Double handed sailing success

My recent sailing around the Solent has provided a much needed sense of freedom after the last few months of restrictions.  As much as it has been great fun, it was not entirely without purpose. The underlying aim was to improve manoeuvres and gain an understanding of how to set the boat up more quickly and to better effect so that this could all be put into practise during a race.

As luck would have it and after two weekends finding my feet as part of a double handed crew, I found myself entered into the JOG Lonely Tower Race. As one of the first races to take place since the pandemic took hold in the UK, it was no surprise that there were close to a hundred boats lined up on the start line by Egypt Point just west of Cowes. The race took us to the Nab Tower, outside the Eastern Solent, and back again. The start saw us floating around trying to gain steerage in zephyrs of breeze whilst being grateful for the favourable tide nudging us in an easterly direction. The fickle breeze then became more established and a field of coloured spinnakers appeared all around us as we sailed downwind between the forts. With a line of cloud clearly visible in the sky and a dark patch of water beneath, the transition waiting for us was clear to see. The wind built and shifted, and we sailed upwind on starboard to the Nab Tower. A gybe around the mark and we had a tricky leg to a turning mark. It started as a jib reach, then changed to a Code 0. At about ten minutes before we were due to reach the mark, we sat discussing if we should make the change to spinnaker. This discussion lasted for the full ten minutes thereby negating the need to action the chat!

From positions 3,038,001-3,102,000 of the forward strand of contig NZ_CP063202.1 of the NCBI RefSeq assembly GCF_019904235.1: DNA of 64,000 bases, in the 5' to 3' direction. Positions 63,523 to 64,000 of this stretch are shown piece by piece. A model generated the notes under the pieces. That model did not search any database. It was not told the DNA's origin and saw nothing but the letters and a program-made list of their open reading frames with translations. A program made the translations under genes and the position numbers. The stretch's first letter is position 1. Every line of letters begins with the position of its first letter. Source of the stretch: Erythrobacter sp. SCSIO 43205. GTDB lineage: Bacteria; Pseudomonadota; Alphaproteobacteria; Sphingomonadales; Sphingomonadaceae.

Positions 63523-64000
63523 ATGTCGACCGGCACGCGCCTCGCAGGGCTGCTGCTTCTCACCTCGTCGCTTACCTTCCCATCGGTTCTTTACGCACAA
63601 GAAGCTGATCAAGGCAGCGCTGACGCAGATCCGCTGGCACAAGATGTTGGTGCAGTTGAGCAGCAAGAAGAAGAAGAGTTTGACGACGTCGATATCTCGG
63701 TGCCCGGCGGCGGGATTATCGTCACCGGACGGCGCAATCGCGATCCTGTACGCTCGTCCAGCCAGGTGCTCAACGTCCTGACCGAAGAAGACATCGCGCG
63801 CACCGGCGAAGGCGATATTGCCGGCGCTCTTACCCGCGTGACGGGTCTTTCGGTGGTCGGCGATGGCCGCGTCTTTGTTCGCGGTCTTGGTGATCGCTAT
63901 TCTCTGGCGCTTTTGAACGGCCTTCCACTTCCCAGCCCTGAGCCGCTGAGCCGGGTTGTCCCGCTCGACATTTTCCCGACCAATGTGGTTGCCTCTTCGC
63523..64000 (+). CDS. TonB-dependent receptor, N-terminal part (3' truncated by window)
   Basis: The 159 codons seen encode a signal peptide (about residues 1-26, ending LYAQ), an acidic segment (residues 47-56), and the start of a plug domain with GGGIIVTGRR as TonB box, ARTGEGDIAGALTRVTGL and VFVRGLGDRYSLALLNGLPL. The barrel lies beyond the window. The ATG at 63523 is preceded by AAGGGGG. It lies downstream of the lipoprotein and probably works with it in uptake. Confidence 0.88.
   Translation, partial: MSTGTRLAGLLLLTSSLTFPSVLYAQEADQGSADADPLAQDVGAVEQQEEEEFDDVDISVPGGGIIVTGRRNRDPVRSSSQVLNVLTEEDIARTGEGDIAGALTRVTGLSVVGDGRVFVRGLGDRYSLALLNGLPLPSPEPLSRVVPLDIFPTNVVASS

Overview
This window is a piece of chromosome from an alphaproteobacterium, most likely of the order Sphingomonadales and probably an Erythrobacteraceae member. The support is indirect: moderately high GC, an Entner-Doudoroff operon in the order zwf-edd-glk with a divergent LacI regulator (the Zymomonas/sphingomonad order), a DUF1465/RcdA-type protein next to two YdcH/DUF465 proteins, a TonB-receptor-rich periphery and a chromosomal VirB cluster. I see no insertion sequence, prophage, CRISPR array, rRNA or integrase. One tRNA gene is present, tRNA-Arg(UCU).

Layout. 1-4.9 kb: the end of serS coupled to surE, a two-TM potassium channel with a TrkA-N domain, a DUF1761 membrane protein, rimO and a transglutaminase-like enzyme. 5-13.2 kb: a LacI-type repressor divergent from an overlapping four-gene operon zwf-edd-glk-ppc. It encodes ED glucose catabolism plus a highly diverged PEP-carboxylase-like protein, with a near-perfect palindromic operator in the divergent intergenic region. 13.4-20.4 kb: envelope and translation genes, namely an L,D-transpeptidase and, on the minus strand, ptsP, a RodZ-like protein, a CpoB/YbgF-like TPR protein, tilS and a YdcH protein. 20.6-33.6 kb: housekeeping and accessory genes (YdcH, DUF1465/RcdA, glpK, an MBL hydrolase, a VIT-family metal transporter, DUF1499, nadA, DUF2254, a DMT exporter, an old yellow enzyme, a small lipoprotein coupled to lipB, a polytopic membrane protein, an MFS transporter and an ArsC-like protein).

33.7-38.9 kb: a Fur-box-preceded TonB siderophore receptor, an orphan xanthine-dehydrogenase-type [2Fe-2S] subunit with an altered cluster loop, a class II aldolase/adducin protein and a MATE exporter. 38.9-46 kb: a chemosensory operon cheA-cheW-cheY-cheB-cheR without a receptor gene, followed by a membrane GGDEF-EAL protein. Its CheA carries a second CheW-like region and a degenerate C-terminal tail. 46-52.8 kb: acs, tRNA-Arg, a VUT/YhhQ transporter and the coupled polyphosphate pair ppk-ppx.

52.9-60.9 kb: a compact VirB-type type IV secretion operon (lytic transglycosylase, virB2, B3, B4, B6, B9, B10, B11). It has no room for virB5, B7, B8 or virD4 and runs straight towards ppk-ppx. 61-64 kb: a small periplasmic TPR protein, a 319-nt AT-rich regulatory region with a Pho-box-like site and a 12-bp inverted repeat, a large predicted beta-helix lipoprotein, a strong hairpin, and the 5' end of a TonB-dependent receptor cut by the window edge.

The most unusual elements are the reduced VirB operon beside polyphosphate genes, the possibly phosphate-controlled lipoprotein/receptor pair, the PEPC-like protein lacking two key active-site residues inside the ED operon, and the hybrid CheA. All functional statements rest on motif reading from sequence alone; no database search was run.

From there the wind built until we were tacking all the way to the finish line in a breeze reaching gusts of 22 knots. It was a race that provided all wind angles and a range of wind speeds that kept us on our toes. It pushed us to carry out new sail changes and we learnt from several mistakes we made. A 5th place finish was a happy result for only our third time out sailing together and our first race.

Buoyed by our success, we then signed up for the Drheam Cup in France. This race has three courses of varying lengths aiming for all boats to finish at a similar time and multiple classes. Ultimes race alongside one design Figaro’s and IRC allow double handed and fully crewed, so it really does bring all the disciplines of our sport together and is a spectacle to behold.